The story of eight-year-old Noah Aldrich, the budding triathlete who wanted his disabled brother Lucas to share in his first race, has received attention from the mainstream press on both sides of the Atlantic.
For those who haven’t seen it yet, Noah took part in a triathlon organised by his local YMCA club in Boise, Idaho earlier this year, powering both himself and Lucas the whole of the 200m swim, 3mile bike and 1mile run course.
We spoke to their mother Alissa about how Noah came up with the idea, how the race went for the two brothers, and whether they’ll be taking on any more triathlons in future…
220: How did Noah get into triathlon?
Alissa Aldrich: It came about with the Lucas House idea really, I was talking to various local non-profits in the community and met with the CEO of our local YMCA. He mentioned that they had a local youth triathlon club for all ages and abilities, and said I should bring Lucas down.
I was interested but didn’t think much about it at the time, but at the same time a friend had sent us an articles about a couple of brothers who had done a triathlon, and my older son Noah watched it with me and said, “Mom I want to do this with Lucas, this is a way we can play together. Usually when I do sports my brother has to sit and watch, and this is something he could participate in.”
So we contacted the local YMCA, chatted to some of the coaches and got training! We met with the YMCA coaches on April 30th and started training on May 1st. To be honest when we started training Noah could barely swim a length of the pool.
What inspired him to take it on with Lucas?
He just really wanted to do something with his brother where he could play with him. Given Lucas’s condition, he can’t walk, he can’t talk, he’s in a wheelchair, they play together but it’s not the normal type of play for siblings. I think it was truly the desire to include his brother in something special and have fun. Perhaps that’s what so is endearing to people about the story.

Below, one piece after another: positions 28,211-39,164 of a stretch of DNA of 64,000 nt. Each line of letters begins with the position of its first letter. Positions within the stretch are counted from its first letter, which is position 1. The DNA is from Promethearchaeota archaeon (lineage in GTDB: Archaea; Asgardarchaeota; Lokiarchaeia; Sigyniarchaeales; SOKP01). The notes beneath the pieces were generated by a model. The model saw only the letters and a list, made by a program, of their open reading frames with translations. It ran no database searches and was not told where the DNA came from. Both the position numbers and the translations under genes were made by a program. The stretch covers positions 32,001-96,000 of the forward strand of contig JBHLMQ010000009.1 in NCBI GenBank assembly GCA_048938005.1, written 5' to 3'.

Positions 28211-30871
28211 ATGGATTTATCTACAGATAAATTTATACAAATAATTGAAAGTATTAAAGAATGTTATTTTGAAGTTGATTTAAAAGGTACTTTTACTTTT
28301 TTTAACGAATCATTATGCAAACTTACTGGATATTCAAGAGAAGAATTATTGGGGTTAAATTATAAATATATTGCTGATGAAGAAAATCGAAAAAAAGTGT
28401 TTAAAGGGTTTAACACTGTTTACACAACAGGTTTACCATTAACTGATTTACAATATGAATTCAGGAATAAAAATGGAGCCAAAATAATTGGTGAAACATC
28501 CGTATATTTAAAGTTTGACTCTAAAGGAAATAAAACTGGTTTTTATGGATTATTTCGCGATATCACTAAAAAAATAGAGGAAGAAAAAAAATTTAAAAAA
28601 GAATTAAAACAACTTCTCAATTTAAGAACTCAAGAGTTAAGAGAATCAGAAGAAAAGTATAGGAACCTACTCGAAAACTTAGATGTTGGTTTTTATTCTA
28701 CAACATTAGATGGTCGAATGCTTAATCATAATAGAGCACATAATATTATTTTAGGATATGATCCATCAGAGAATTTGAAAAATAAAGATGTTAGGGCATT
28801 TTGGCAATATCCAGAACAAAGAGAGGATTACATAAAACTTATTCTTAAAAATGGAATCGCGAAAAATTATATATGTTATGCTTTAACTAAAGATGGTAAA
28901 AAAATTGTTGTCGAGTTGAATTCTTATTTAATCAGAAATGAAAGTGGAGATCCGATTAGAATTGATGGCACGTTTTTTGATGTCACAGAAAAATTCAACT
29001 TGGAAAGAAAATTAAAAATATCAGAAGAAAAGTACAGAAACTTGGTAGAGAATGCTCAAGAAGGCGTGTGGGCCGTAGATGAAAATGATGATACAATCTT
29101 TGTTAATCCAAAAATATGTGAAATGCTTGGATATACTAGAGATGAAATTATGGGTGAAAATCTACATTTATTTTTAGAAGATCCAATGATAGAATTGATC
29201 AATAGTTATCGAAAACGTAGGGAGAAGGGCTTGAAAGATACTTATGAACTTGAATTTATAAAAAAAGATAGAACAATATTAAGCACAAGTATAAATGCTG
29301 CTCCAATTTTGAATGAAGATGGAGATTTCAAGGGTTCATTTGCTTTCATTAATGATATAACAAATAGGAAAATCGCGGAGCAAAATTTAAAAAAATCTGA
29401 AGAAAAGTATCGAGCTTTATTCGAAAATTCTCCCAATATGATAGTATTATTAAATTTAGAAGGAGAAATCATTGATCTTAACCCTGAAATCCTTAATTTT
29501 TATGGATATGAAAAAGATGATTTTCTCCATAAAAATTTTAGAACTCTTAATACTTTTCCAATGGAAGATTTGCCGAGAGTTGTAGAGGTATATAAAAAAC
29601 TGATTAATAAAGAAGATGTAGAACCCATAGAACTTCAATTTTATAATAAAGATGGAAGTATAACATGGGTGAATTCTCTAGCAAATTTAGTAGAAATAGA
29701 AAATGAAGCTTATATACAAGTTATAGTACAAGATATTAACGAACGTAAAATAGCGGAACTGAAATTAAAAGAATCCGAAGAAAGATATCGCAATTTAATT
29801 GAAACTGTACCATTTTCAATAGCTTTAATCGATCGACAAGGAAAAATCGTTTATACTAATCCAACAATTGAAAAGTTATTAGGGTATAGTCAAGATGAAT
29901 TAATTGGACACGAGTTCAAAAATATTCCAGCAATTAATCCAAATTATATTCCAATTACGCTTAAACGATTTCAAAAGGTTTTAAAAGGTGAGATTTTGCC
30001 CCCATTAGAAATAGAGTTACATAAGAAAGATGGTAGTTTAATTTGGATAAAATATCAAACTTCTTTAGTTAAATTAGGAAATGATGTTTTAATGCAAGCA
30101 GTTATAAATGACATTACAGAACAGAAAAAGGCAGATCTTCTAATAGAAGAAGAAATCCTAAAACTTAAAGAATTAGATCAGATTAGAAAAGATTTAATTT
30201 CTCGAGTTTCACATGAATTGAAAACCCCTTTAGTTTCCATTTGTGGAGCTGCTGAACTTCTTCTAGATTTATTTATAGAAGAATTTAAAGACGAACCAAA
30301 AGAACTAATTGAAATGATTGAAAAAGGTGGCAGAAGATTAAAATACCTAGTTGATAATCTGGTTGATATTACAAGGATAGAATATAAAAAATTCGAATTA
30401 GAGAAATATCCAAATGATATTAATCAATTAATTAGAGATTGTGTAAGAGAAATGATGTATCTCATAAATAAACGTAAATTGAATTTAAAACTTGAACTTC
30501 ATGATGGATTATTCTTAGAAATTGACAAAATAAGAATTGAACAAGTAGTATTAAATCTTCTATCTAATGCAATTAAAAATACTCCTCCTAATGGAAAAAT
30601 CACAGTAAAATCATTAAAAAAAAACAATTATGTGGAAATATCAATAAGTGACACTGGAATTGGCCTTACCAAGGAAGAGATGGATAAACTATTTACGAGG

How did the race go for them, what were the highs and lows?
The race went well, it was a 200m swim in a pond, 3mile bike and a 1mile run, so pretty good eight lengths for an eight-year-old, given it was his first race and was doing it with his brother. We went down there and the atmosphere was exciting, got all geared up and into the water, no issues in the swim. Then they got on the bike which went flawlessly, they just had a great time and there were a lot of people supporting us and helping us with the transitions.
Then in the run, by the time they got to that part it was getting pretty warm outside, and it wasn’t all on a paved path, part of it was on a bumpy dirt path, and so that gave them a bit more of an obstacle, but Noah did phenomenally, he ran the whole entire way, it wasn’t like a jog he really pushed his brother hard.
One of Noah’s favourite moments during the race was every time he went by during the two-lap bike course he got a lot of cheers, he stood up a little straighter on his bike, he pedalled a little faster, and as a Mom I couldn’t have been more proud.
What did their friends and family think of it all?
Everybody was just super-supportive, it was a little bit of an emotional thing too, a few tears, doing something like this is not common I don’t think. To see the love of Noah for his brother was just incredible. People were just overflowing with emotion.
What has it been like to get so much international interest in this story?
To be honest it’s been a little overwhelming at first, but it’s been great, such a pure, true story about the goodness of humanity, we’re so glad to be able to share that. Our family motto of including Lucas in our family, we’re looking at possibilities and abilities and not disabilities, it’s been a good message to share.
Finally, will Noah and Lucas be taking on any more triathlons in the future?
They are going to be doing one on Friday, a similar one to the last one but with the swim in a pool rather than a pond in a suburb of Boise around 30 minutes away, just another local race.